Next in our AML in 2020 series, we take a look at the evolution of blockchain and its potential connected to use when it comes to Know Your Customer (KYC) processes.
Dr Henry Balani, an industry expert, gives his take on its importance and what we may see in the future…
As it has developed, what we have come to know is that blockchain has many use cases, and its relevance when related KYC within the financial services industry has become increasingly evident, with the uptake here greater than in many other industries.
The financial services sector has been seeking answers to issues around identity for a long time and it’s only recently that blockchain has emerged as an effective solution.
During KYC onboarding, a lot of identity validation is required, and, with each institution doing their own checks in their own way, this can be a time-consuming activity. However, blockchain technology provides a way of working that can circumvent this, with the creation of a distributed ledger that is shared to all users on the network.
Traditionally, an individual’s identity has been easily verified by government-issued documents, such as drivers’ licenses, and passports, however, flaws in the security of some systems has led to repeated cases of financial fraud and money laundering.
However, by introducing blockchain solutions to handle the KYC process, data becomes available on a decentralised network and can be accessed by third parties directly after permission has been given.
Among the advantages here is that the consumer knows their identity is stored in a secure manner and is something that they can control and release with a digital key, which the financial institution in question can access as and when needed. There is also an added degree of control as the consumer owns their identity, promoting transparency when it comes to usage and the end-to-end process.What this does is create a reliable and trusted network, while offering better data security by ensuring that data access is only made after confirmation or permission is received from the relevant authority, eliminating the chance of unauthorised access.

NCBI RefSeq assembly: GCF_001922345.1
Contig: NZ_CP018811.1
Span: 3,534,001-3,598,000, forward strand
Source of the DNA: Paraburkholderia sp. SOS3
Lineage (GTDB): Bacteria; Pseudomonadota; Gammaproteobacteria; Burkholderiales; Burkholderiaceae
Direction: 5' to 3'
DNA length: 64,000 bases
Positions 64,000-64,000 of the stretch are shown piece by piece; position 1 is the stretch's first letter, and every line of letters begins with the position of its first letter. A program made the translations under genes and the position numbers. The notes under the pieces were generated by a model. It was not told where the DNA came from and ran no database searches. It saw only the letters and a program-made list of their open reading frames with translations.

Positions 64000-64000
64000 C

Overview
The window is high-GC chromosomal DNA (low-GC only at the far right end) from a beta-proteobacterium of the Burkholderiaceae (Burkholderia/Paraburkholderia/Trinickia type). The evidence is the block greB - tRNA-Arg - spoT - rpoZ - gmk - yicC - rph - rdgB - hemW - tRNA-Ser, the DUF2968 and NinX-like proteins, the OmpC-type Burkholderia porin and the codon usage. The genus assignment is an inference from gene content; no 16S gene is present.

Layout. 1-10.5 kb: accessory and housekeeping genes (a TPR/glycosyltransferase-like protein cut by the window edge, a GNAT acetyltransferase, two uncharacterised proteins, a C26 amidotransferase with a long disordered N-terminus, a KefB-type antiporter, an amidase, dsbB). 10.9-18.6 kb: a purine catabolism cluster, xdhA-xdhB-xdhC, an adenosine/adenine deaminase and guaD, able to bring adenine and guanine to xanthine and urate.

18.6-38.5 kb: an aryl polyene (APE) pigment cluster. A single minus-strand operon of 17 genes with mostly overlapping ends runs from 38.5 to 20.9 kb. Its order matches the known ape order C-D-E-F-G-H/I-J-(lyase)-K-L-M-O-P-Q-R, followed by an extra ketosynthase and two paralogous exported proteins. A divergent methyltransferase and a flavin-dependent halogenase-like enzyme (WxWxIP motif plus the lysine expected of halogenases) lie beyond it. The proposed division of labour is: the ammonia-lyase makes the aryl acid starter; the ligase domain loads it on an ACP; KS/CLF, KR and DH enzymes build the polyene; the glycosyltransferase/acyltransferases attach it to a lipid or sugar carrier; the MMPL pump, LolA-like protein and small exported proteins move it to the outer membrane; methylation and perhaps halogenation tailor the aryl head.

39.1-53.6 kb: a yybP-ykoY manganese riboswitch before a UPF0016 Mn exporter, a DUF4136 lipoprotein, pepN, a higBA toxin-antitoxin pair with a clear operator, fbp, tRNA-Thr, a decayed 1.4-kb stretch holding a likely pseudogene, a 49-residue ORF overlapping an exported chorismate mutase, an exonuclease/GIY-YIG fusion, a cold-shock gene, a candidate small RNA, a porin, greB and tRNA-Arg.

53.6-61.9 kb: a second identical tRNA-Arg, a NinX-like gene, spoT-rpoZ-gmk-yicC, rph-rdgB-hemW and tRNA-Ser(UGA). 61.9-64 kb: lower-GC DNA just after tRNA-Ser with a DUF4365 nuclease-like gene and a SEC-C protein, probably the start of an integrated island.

Ultimately, KYC verification using blockchain has the potential to be faster, easier, safer and more efficient.
Despite the benefits, there are challenges to overcome, in that we are still in the fairly early stages of the use of blockchain when compared to other technology, so, naturally, there is a hesitance from some long-standing players in the industry.
There also has to be a reliance on users of the network that validation is authentic, secure and reliable. For that to be achieved, there has to be an agreement in place that the validation is done through trusted sources only – in some cases, this means moving away from tradition. Those involved also need to agree on common standards and adopt these for the KYC onboarding process in order for it to be truly successful.
There have also been questions related to scalability of a network based on blockchain technology. The distributed nature of the technology, along the use of cryptography in securing identity on the blockchain can raise issues of scalability. While still in the early stages, KYC identity verification may suffer challenges in response times when identity needs to be instantly verified.
Repercussions of not getting this process correct are significant for banks.If you can’t validate the information, regulators will act on this, so it is important to move with the most effective methods.
However, it has to be said, at present some banks are reluctant to move to a blockchain network that sets the standard for them, in some ways, preferring to rely on traditional methods to meet what is required.
Each bank does its own KYC – sometimes even varying by jurisdiction, so there is always going to be a level of complexity and differentiators that mean there is a slower adoption of new technology.
The belief is that we will see progress in institutions seeing the value of blockchain and what it could mean for them this year. There is likely to be Proof of Concepts (POCs) carried out within banks but, in terms of significant adoption, it will likely be further down the line – perhaps within the next four or five years – that we see this come to fruition.